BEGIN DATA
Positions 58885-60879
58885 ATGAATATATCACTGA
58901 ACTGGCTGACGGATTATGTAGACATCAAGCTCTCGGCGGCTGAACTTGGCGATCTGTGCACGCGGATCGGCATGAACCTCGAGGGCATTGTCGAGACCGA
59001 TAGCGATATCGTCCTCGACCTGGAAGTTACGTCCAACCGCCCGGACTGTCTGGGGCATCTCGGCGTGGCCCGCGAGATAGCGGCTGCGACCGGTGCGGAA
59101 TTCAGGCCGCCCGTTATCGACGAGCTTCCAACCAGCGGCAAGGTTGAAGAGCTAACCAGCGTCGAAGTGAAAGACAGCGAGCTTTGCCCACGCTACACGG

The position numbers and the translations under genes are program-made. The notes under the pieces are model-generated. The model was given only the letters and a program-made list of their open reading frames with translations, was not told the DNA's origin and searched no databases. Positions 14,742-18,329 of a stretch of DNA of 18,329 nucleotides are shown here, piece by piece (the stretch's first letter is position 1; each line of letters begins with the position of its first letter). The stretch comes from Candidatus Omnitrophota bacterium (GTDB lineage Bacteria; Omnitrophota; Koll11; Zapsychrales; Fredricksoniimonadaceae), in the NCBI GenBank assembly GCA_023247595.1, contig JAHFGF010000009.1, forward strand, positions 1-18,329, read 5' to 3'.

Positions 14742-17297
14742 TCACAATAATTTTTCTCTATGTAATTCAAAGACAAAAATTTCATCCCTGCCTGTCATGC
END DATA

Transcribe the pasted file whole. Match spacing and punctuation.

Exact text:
Positions 58885-60879
58885 ATGAATATATCACTGA
58901 ACTGGCTGACGGATTATGTAGACATCAAGCTCTCGGCGGCTGAACTTGGCGATCTGTGCACGCGGATCGGCATGAACCTCGAGGGCATTGTCGAGACCGA
59001 TAGCGATATCGTCCTCGACCTGGAAGTTACGTCCAACCGCCCGGACTGTCTGGGGCATCTCGGCGTGGCCCGCGAGATAGCGGCTGCGACCGGTGCGGAA
59101 TTCAGGCCGCCCGTTATCGACGAGCTTCCAACCAGCGGCAAGGTTGAAGAGCTAACCAGCGTCGAAGTGAAAGACAGCGAGCTTTGCCCACGCTACACGG

The position numbers and the translations under genes are program-made. The notes under the pieces are model-generated. The model was given only the letters and a program-made list of their open reading frames with translations, was not told the DNA's origin and searched no databases. Positions 14,742-18,329 of a stretch of DNA of 18,329 nucleotides are shown here, piece by piece (the stretch's first letter is position 1; each line of letters begins with the position of its first letter). The stretch comes from Candidatus Omnitrophota bacterium (GTDB lineage Bacteria; Omnitrophota; Koll11; Zapsychrales; Fredricksoniimonadaceae), in the NCBI GenBank assembly GCA_023247595.1, contig JAHFGF010000009.1, forward strand, positions 1-18,329, read 5' to 3'.

Positions 14742-17297
14742 TCACAATAATTTTTCTCTATGTAATTCAAAGACAAAAATTTCATCCCTGCCTGTCATGC